Butler did something no school outside the power conferences in college basketball had ever done. They entered the NCAA tournament and after one game, wore their dark uniforms indicating that they were the underdog. They kept winning. They won ten tournament games in two years, and in only three of them were they considered the favorite.
On Monday night, that all evaporated. The team spit the bit, choked, performed well below expectations in a historically bad shooting performance. They couldn’t hit the water if they fell off a boat. It was a constant stream of insults about the game on Twitter. UConn was forgiven because they had a few stretches of competence and prevailed.
Butler took a 25-19 lead and were outscored 34-16 the rest of the way. Their dream, along with the hopes of the neutral observers who had fallen in with the underdogs, was extinguished.
Sports can carry us on a wave, and more often than not we end up crashing on shore and forget the ride. There were 68 teams in the tournament and Butler finished second, but the result of that final game practically nullifies their run to get to the championship. Is that right?
I’m thinking back to my personal experiences with frustration. The 1986 Miami Hurricanes had Heisman Trophy winning QB Vinny Testadaverde, a great defense, and only needed to beat Penn State to take the title. Vinny had an epic fail a generation before someone came up with the term. He threw five interceptions including the final one with 18 seconds left at the goal line.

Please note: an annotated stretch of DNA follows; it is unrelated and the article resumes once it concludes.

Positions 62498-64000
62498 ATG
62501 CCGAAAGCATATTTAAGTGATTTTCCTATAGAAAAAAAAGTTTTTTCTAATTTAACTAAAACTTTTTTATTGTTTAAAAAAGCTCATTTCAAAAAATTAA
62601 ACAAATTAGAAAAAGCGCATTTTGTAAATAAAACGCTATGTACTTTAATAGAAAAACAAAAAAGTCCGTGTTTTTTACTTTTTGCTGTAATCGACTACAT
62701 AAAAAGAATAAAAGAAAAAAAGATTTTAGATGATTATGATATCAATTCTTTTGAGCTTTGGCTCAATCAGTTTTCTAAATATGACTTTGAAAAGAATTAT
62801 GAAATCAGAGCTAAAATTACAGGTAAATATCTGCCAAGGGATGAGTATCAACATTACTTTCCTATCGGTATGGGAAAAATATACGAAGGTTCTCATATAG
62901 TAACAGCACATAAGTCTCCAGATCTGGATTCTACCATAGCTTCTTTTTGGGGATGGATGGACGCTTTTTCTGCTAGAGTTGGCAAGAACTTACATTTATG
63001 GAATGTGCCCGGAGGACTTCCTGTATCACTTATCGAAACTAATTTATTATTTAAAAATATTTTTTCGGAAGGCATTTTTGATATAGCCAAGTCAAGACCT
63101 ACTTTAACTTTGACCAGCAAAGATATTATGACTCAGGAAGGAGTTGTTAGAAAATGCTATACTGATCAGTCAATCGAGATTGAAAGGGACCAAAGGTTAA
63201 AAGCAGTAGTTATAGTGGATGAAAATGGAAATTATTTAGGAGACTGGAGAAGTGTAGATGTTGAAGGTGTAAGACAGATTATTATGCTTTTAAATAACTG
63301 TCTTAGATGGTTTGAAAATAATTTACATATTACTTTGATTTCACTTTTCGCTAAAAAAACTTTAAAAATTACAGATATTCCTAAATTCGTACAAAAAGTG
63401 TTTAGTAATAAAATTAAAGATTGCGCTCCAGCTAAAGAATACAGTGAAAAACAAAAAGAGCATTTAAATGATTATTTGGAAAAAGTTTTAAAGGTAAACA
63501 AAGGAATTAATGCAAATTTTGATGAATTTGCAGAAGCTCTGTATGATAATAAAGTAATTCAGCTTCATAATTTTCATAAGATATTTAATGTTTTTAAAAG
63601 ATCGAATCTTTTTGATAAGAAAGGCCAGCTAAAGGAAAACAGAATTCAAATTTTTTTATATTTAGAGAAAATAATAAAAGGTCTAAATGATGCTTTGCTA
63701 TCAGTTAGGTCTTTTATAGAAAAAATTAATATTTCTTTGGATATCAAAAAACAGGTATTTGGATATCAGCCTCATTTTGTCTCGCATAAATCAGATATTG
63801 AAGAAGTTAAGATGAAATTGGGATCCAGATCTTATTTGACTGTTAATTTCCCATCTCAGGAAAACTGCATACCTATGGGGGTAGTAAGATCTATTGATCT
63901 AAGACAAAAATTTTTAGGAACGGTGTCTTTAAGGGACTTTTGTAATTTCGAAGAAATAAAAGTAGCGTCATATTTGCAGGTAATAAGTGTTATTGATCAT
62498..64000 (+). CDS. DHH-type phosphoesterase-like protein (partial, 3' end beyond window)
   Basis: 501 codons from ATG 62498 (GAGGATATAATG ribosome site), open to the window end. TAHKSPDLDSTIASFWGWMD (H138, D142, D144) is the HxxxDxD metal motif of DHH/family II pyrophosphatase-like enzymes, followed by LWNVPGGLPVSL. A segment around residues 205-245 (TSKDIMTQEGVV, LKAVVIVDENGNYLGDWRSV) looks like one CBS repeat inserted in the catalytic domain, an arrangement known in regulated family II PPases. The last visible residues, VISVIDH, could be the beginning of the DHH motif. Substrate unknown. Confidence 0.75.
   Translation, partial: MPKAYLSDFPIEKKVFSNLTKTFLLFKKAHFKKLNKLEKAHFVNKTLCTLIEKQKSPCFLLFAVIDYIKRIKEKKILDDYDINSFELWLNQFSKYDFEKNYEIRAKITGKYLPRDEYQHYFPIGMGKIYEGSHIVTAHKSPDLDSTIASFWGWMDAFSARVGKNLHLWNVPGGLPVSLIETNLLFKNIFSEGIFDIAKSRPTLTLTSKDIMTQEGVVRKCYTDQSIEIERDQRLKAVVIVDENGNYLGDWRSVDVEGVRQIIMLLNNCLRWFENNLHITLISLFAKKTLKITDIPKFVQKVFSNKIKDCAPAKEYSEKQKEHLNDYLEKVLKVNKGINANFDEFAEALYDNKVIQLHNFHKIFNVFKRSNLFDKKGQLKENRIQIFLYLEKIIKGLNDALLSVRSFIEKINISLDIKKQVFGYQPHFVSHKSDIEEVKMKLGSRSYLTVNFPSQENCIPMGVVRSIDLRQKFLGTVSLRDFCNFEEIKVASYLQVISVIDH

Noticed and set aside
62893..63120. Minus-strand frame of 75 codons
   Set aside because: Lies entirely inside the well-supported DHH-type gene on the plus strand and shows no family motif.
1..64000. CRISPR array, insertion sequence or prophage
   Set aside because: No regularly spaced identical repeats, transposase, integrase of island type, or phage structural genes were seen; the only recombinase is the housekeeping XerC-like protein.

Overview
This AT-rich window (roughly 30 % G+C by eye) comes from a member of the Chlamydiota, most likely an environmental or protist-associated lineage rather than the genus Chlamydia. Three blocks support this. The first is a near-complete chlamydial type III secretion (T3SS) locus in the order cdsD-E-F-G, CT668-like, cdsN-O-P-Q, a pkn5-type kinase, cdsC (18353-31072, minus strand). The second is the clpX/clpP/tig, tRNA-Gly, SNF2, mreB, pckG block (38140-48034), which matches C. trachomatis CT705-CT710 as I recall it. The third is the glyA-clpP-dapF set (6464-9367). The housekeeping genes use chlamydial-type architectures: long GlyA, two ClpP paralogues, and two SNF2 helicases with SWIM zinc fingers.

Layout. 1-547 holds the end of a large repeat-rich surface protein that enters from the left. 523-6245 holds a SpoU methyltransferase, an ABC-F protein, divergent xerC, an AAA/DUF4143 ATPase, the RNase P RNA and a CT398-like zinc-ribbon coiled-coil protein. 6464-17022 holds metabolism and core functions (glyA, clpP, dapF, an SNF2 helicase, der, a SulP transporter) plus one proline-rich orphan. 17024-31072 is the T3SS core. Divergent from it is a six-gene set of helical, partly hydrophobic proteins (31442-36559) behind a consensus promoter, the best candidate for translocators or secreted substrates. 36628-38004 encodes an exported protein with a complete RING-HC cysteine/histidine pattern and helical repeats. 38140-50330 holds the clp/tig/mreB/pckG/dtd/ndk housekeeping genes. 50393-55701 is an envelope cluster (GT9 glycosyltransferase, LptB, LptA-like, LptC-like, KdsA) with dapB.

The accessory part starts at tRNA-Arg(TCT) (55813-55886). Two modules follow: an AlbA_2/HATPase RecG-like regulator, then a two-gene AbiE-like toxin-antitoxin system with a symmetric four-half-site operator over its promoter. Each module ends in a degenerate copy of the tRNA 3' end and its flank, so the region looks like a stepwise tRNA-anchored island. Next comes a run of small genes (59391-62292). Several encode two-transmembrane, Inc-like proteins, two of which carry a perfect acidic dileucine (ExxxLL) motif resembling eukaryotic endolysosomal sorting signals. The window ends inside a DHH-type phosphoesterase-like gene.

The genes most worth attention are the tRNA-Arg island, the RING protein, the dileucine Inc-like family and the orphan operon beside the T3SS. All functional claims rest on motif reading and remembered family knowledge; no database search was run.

I could do a blog post just on Titans failures. Kevin Dyson’s inability to break the tackle of a so-so linebacker left the team one yard from a potential tie in the Super Bowl. Fans don’t forget the team’s incredible run just to get to the big game. First-round losses to the Ravens twice are more prominent in fans’ memories for games that wiped out the achievements of a fantastic regular season.
There are two with the Missouri Tigers. During my sophomore year Melvin Booker led the team to an undefeated conference record. They got to the Elite Eight and faced Arizona. This is the singular moment in which a Missouri team was the higher seed in an Elite Eight game. Arizona blew out the Tigers by 20. It wasn’t close. The football team had a number one ranking heading into the Big 12 title game against Oklahoma three years ago. If they won, they would have played for a national title. Instead the team scored a season-low 17 points and lost by three touchdowns. The margin of victory led to stinking Kansas getting an Orange Bowl berth and Missouri played the mighty Arkansas Razorbacks, the sixth-best team in the SEC, in the Cotton Bowl.
In the year 2000, I had seen my White Sox in the playoffs twice. Both times they were defeated fairly soundly. 2000 was different because they finished with the top record in the American League. They went quietly into that good night, getting swept by the Wild Card Mariners. At least the team came through five years later.
I can’t imagine that Butler fans will let this single-game performance tarnish the team’s achievement. There were plenty of “they won’t be back” comments. While there are good odds that it won’t happen again, that’s exactly the odds they bucked this season. I’ll be rooting for them.